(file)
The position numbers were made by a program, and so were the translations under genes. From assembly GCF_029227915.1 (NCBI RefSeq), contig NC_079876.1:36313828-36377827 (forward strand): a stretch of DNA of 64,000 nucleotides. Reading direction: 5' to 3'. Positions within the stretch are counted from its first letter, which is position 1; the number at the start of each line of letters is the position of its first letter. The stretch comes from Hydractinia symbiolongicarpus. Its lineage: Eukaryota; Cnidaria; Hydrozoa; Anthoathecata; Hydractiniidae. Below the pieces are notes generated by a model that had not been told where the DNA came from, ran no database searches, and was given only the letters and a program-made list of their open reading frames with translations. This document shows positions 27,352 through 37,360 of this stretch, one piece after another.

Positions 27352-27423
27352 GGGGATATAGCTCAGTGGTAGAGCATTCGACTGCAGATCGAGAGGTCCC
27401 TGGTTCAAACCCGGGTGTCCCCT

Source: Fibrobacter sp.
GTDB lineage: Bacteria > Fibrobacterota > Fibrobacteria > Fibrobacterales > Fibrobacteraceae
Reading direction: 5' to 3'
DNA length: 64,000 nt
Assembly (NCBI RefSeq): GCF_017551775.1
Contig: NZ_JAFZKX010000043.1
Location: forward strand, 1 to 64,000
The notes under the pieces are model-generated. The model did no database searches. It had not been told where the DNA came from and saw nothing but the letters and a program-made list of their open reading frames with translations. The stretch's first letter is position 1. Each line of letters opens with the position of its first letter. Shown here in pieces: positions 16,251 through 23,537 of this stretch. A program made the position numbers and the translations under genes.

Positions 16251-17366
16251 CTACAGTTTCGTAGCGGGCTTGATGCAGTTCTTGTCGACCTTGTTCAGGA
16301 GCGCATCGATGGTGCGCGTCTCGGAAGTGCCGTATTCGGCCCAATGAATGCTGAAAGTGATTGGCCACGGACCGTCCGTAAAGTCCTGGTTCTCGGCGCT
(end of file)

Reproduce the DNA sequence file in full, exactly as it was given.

The position numbers were made by a program, and so were the translations under genes. From assembly GCF_029227915.1 (NCBI RefSeq), contig NC_079876.1:36313828-36377827 (forward strand): a stretch of DNA of 64,000 nucleotides. Reading direction: 5' to 3'. Positions within the stretch are counted from its first letter, which is position 1; the number at the start of each line of letters is the position of its first letter. The stretch comes from Hydractinia symbiolongicarpus. Its lineage: Eukaryota; Cnidaria; Hydrozoa; Anthoathecata; Hydractiniidae. Below the pieces are notes generated by a model that had not been told where the DNA came from, ran no database searches, and was given only the letters and a program-made list of their open reading frames with translations. This document shows positions 27,352 through 37,360 of this stretch, one piece after another.

Positions 27352-27423
27352 GGGGATATAGCTCAGTGGTAGAGCATTCGACTGCAGATCGAGAGGTCCC
27401 TGGTTCAAACCCGGGTGTCCCCT

Source: Fibrobacter sp.
GTDB lineage: Bacteria > Fibrobacterota > Fibrobacteria > Fibrobacterales > Fibrobacteraceae
Reading direction: 5' to 3'
DNA length: 64,000 nt
Assembly (NCBI RefSeq): GCF_017551775.1
Contig: NZ_JAFZKX010000043.1
Location: forward strand, 1 to 64,000
The notes under the pieces are model-generated. The model did no database searches. It had not been told where the DNA came from and saw nothing but the letters and a program-made list of their open reading frames with translations. The stretch's first letter is position 1. Each line of letters opens with the position of its first letter. Shown here in pieces: positions 16,251 through 23,537 of this stretch. A program made the position numbers and the translations under genes.

Positions 16251-17366
16251 CTACAGTTTCGTAGCGGGCTTGATGCAGTTCTTGTCGACCTTGTTCAGGA
16301 GCGCATCGATGGTGCGCGTCTCGGAAGTGCCGTATTCGGCCCAATGAATGCTGAAAGTGATTGGCCACGGACCGTCCGTAAAGTCCTGGTTCTCGGCGCT